Honda F1 Project 1999: Inglorious endingWritten by 'Αγγελος Φωτσεινός
Translated by Giannis Binas
The makers of Honda can be proud for the rich racing heritage of their company, which is full of victories and titles in many forms of motorsport.
It’s reasonable of course that Formula 1 is among the series where Honda has made its own glorious history, whether by taking part as works team or by providing engine units.
The biggest part of success was achieved in the period of 1983-1992, during which the company was the engine provider to the following teams: Spirit (1983), Williams (1983-1987), Lotus (1987-1988), McLaren (1982-1992), Tyrrell (1991).
6 consecutive world constructors’ titles, in cooperation with Williams (1986-1987) and McLaren (1988-1991) and 5 drivers’ championships, who used the Japanese engines, one from Nelson Piquet (1987) and Alain Prost (1989) and three for the Japanese engineers’ favorite, ever memorable Ayrton Senna (1988, 1990, 1991).
In the end of 1992, Honda ceased to provide engines and withdrew from Formula 1.
In Tokyo’s headquarters though, there was always a dream for a Honda works team that would win as a constructor its rival car industries.
Although the team’s involvement as works during 1964-1968 was marked by just two race wins and a few podium places, in the middle of the 90s there were strong rumors that Honda was to return a few years after its withdrawal with a works project.
And while during 1993-1994 things were limited to a few kilometers of private testing, with Satoru Nakajima and the back then president of the firm Nobuhiko Kawamoto at the pedals of RC100 and RC101 mules, in 1998 the project was much more organized.
In 1998 then, Honda Racing Developments (HRD) program took shape.
England’s Surrey was chosen as the program’s base and Harvey Postlethwaite with Rupert Manwairing, as managers, freshly arrived from Tyrrell.
Postlethwaite took over as technical director-chief designer and Manwairing as mechanical director.
The single-seater was to be built by the Italian Dallara, as the planned facilities in Bracknell, near Tyrrell’s plant in Ockham, were still at an early construction stage.
Right after Tyrrell’s permanent withdrawal in the end of 1998, its 120 remaining employees were released.
60 of them, were hired by their old acquaintance Postlethwaite, in HRD.
In December 15 of the same year, the first shakedown arrived for Honda RA099.
Dallara built 2 chassis which were equipped with Mugen-Honda’s engine, an engine that was used that year by Jordan.
In Varano’s circuit in Italy, Jos Verstappen performed the first kilometers of RA099.
A few days later, in a press conference that took place in Tokyo, the expected was announced: Honda was to return to the grid in 2000, as a works team. Dallara built another 4 chassis, out of which, 2 were eventually used in 1999’s January-February winter testing.
In both Mugello and Jerez, Verstappen’s pace, who now used a brand new Honda-made V10, matched Stewart’s and Benetton’s, showing that the project had potential.
Nevertheless, Honda’s governing board members appeared reluctant.
President Kawamoto was in favor of the project, but the rest of the members preferred Honda’s return as an engine provider to BAR rather than a works team, for they feared lack of success.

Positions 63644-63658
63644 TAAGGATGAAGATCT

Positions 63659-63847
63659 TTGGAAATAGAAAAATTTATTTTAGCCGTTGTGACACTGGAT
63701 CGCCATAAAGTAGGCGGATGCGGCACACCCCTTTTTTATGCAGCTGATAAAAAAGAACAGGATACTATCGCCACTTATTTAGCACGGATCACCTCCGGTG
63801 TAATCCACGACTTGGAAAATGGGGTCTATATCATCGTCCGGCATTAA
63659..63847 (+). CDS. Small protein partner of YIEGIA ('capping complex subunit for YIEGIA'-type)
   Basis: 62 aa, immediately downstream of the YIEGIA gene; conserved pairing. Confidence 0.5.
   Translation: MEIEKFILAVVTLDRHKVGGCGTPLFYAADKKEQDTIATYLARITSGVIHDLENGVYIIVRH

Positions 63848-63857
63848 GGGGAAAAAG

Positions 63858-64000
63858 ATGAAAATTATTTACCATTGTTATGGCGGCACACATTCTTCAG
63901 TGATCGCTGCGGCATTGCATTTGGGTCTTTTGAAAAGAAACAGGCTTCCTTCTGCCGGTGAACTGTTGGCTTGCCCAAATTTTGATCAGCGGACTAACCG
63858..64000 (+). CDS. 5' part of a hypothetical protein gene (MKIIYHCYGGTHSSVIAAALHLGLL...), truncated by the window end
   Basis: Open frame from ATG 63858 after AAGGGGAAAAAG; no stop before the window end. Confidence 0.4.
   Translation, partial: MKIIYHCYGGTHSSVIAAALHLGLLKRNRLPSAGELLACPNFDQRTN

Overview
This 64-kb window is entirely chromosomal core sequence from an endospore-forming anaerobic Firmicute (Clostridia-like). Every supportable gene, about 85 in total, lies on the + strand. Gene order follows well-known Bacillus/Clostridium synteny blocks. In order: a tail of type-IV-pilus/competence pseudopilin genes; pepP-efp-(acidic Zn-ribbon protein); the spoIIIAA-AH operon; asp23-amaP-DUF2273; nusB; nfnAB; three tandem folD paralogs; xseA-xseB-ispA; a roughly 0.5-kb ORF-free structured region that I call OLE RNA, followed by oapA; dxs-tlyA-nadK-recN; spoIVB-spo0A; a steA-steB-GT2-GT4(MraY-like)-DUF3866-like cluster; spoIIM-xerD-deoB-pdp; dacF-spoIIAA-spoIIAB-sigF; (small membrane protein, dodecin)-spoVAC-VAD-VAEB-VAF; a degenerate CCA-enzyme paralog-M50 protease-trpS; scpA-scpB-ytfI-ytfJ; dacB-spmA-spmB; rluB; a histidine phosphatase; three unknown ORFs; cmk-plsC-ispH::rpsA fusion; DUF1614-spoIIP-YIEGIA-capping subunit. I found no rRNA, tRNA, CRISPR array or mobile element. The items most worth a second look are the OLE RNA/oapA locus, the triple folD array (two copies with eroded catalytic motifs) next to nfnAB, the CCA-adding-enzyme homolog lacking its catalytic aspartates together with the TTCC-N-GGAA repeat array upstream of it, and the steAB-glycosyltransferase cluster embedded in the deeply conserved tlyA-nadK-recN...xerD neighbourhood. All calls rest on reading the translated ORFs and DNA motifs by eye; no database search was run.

Postlethwaite counter-proposed that the HRD entered as a private team, in which Honda would provide engine units.
If the results were promising, HRD would then turn into a works team with an official note.
He was, you see, convinced that RA099 was a single-seater with broad evolution margins.
In the end, an unexpected incident gave this project’s any chances the final blow.
In April 15, 1999, the program’s ‘soul’, Harvey Postlethwaite, aged 55, passed away, due to a heart attack, amidst the winter testing of Barcelona.
HRD did not take part in the next planned test, in Jerez, and in the beginning of May, Honda announced the abandoning of the project and the closing of a deal with BAR.
HRD’s employees were informed of this decision in the final test of RA099, also in Barcelona.
There was a rumor that Flavio Briatore would cover, with a team of his own, Honda’s now empty place in the grid.
The scenario told that HRD’s ‘orphan’ single-seaters would end up in Briatore’s hands and would be equipped with Supertec’s engines.
In the end, Briatore returned to Benetton and the scenario was not implemented.
Similar rumors about a purchase of the RA099s either by John McDonald (RAM’s owner in the past) or by David Hunt (Jame’s brother and last owner of Lotus) were also proven to be inaccurate.
The project’s abandonment completely turned Jos Verstappen’s plans upside down.
The Dutch waited to be one of Honda’s two drivers for 2000, having signed a three year contract with the team.
This inglorious finale of the project left him hanging, but only for a while: following the suggestions by the crew of Mugen-Honda, in the end of July, Verstappen found himself testing the Jordan 199 in Silverstone.
Amidst intense speculation on Damon Hill’s retirement from action after the British GP, and with very few available drivers, Verstappen appeared as the best choice.
However, the Dutch’s times were falling considerably shorter than Hill’s and, additionally, the Brit decided to retire in the end of the season.
Finally, ‘Jos the Boss, reached an agreement with Arrows for 2000, returning there after his first presence in 1996.
translated by Giannis Binas